Where We Work
The Turimiquire Foundation works through its sister organization Fundación ServYr, based in the city of Cumaná, capital of the State of Sucre, located on Venezuela’s northeastern Caribbean coast. Cumaná is said to be the site of one of the earliest continental landings by Christopher Columbus, and to be the oldest continuously-inhabited, European-established settlement on mainland South America.
We take our name from the local Turimiquire mountain range forming the backbone of the State of Sucre. The Turimiquire mountain range is an eastern extension of the Andes mountains that crosses Venezuela all the way to the eastern-most peninsula of Paria, and by extension to Trinidad and up the Caribbean island chain. Turimiquire, pronounced Too-ree-mee-kée-ray, means “Seat of the Gods” in the Carib language, the indigenous tribe that once lived in this Caribbean part of Venezuela, and refers to the majestic saddles formed by the steep peaks and valleys which soar to well over 8000 feet before dropping down to the Caribbean coast.
Located on the eastern coastline of Venezuela, the state of Sucre is noted for its Caribbean climate and culture.
Venezuela is a country that has struggled with rapid population growth, explosive urban migration, and serious economic inequities. It is currently in the midst of a protracted, highly polarized socio-political crisis, resulting in pervasive institutional and economic instability. In the last several years in particular, there has been increasing scarcity of basic consumer items, including food and medicines, with very high rates of inflation and crime, making the country a very challenging place to live in, especially for its extensive low-income populations.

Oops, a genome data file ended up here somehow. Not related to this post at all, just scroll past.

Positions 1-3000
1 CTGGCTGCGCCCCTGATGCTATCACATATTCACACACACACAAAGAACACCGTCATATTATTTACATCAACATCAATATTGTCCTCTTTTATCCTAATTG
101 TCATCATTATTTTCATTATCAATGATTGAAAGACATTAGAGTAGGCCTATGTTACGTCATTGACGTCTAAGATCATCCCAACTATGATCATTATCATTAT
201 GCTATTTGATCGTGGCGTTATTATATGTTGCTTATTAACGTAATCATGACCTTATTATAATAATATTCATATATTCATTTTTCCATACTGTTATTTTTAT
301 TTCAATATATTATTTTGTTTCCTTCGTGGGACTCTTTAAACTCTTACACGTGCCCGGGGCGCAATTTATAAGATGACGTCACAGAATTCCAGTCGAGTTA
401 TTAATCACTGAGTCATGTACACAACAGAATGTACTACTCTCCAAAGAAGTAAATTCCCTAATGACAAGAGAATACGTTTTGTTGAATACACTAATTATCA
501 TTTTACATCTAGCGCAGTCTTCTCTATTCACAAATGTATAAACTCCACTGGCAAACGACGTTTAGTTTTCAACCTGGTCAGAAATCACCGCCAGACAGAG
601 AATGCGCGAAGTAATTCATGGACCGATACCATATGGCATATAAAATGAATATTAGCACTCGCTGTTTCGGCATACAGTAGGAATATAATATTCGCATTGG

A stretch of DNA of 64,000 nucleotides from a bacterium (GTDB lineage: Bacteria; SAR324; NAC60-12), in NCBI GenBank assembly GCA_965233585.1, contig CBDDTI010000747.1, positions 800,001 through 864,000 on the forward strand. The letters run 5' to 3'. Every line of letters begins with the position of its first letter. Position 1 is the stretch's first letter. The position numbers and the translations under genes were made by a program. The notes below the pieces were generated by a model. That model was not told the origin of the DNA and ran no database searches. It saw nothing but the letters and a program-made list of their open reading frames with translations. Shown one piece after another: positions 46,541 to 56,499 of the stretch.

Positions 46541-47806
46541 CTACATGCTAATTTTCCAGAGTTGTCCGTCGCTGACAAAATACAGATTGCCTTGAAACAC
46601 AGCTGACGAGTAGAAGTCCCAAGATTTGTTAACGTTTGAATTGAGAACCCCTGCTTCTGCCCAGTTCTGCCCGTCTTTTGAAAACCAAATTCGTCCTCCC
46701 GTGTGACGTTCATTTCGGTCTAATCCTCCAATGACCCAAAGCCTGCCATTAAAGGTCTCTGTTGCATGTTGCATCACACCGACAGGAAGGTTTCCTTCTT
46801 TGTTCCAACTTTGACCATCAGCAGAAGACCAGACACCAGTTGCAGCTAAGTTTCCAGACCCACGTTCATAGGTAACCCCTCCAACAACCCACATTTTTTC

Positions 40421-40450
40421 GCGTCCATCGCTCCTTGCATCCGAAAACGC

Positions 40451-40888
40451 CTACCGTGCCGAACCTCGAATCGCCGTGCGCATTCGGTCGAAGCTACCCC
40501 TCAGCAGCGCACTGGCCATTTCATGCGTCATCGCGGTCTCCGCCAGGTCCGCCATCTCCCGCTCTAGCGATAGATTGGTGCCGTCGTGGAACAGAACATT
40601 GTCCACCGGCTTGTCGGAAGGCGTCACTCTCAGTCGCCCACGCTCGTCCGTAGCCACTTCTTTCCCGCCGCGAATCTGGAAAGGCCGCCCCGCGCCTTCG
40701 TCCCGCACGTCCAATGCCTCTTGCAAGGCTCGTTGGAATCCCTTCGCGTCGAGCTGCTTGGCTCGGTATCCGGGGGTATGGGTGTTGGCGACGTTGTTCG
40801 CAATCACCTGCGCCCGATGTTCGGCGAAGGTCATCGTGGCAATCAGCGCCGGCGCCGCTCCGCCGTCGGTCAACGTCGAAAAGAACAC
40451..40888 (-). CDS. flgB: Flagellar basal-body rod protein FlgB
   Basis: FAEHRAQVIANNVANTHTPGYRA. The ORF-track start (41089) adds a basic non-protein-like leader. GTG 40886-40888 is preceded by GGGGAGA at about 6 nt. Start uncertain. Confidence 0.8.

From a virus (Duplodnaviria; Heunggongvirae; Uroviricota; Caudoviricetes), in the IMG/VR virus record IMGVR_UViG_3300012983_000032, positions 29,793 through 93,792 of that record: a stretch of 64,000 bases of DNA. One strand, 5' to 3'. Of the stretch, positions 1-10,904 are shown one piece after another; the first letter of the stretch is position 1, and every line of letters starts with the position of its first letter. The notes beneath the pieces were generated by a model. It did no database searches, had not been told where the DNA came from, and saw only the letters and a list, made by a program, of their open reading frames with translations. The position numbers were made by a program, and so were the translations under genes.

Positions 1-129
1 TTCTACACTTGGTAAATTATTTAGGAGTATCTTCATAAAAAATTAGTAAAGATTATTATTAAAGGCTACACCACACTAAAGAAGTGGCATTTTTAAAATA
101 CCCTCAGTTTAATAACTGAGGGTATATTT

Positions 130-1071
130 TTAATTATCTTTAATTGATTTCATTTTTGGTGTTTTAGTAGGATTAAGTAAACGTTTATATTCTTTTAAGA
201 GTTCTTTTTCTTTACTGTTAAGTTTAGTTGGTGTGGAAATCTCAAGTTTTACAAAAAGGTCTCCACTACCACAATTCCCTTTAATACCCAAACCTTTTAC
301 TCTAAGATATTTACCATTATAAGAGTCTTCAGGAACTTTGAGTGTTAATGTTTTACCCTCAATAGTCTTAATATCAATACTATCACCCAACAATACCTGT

The State of Sucre is a rural region of great physical beauty with a wonderful Caribbean climate, but with chronically unmet human need, particularly in the areas of health and education. Sucre’s undeveloped and largely rural nature makes it similar to the Appalachian region of the United States. Many families live far from roads and electricity, schools and hospitals. Lack of access to these public services undermines their efforts to improve their lives and develop sustainable livelihoods, leading to widespread migration to the cities, whose infrastructures simply cannot handle this snowballing growth.
There has been little reliable government information since 2002, but the ongoing economic crisis has been widely documented in the international press. In 2014 the humanitarian crisis began to accelerate, bringing notable deterioration on every level throughout the country, with hyperinflation and chronic widespread scarcities of basic consumer goods, including food and medicine, gasoline, cooking gas, water and electricity. Unrelenting social and political tension, both national and international, including the COVID-19 coronavirus pandemic, only continues to aggravate the crisis.